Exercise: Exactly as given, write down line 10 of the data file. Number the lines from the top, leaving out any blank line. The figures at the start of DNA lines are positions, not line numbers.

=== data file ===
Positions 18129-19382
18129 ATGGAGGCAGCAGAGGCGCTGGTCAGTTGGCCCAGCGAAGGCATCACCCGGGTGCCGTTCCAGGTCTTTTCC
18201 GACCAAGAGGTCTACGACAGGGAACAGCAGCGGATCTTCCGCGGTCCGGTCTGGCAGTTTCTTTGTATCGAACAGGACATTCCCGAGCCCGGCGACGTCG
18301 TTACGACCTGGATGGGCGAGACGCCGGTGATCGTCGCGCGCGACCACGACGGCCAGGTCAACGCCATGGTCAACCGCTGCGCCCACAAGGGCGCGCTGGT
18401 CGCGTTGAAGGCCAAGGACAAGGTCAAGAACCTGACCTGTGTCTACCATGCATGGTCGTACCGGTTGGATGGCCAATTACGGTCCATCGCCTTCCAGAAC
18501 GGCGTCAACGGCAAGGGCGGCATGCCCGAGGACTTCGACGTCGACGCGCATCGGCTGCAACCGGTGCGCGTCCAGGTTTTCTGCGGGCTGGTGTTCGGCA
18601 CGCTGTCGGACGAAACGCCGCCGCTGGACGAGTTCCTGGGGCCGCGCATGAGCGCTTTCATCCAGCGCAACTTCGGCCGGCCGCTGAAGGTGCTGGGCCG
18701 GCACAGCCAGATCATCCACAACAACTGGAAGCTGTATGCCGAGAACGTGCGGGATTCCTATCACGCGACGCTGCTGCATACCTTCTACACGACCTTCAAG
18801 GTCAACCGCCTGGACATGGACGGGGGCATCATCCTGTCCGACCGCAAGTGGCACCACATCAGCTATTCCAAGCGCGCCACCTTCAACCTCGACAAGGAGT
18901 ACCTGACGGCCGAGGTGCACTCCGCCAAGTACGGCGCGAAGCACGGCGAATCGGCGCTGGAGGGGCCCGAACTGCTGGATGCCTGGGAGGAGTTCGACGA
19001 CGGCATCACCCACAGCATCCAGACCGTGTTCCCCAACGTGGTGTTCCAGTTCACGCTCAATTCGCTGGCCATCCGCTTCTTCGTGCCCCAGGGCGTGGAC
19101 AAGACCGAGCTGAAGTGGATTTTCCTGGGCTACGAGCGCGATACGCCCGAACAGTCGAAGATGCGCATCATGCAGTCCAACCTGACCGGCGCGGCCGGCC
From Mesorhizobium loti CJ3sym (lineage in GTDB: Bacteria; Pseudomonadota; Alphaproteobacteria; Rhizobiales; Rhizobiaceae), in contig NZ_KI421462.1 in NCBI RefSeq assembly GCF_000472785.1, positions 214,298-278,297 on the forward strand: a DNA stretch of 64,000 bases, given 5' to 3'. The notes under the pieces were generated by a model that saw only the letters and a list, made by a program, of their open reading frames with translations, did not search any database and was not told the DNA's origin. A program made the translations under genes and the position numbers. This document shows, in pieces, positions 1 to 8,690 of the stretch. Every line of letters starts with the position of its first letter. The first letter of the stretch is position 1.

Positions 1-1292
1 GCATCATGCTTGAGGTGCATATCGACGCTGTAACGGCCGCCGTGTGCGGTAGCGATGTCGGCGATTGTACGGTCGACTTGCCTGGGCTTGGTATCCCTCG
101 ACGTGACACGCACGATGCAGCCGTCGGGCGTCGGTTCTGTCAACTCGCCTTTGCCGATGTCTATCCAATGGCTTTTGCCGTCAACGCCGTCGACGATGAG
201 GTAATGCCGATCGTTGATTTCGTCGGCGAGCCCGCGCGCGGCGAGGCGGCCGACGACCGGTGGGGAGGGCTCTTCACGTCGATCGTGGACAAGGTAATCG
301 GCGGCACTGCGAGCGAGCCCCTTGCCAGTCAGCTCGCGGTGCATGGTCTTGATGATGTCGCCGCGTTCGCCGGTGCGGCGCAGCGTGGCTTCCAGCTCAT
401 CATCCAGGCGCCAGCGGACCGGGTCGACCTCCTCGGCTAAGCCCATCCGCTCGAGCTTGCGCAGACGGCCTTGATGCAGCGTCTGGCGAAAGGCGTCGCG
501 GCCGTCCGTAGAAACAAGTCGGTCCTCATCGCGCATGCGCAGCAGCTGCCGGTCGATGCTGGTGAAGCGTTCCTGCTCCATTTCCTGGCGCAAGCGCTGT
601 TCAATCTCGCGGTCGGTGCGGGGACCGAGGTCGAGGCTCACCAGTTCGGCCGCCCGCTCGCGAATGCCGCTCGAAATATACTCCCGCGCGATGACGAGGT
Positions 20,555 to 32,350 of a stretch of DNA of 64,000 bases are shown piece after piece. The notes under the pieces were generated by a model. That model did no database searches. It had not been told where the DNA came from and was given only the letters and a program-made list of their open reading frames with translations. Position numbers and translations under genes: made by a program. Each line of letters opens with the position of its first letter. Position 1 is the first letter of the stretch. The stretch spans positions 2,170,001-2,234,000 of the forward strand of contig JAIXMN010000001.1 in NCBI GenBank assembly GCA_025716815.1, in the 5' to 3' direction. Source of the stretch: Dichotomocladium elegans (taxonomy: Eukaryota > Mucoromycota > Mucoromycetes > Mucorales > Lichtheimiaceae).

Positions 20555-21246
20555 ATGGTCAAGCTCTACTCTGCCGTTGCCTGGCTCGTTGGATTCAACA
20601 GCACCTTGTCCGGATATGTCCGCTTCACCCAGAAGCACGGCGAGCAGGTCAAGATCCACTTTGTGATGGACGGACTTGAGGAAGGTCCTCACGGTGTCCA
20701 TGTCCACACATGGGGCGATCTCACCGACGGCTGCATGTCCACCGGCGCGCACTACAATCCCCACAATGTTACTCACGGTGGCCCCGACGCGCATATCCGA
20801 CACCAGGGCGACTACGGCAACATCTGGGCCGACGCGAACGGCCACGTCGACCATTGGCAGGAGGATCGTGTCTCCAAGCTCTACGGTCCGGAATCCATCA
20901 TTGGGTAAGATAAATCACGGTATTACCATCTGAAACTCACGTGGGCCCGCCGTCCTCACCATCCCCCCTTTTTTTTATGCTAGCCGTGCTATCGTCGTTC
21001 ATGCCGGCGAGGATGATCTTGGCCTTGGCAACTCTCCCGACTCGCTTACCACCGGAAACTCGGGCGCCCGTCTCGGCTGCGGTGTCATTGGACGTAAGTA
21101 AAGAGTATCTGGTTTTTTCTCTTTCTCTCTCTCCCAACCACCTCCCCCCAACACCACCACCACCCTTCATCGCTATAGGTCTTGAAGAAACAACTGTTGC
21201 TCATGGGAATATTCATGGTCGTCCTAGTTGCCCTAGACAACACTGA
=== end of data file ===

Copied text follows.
18901 ACCTGACGGCCGAGGTGCACTCCGCCAAGTACGGCGCGAAGCACGGCGAATCGGCGCTGGAGGGGCCCGAACTGCTGGATGCCTGGGAGGAGTTCGACGA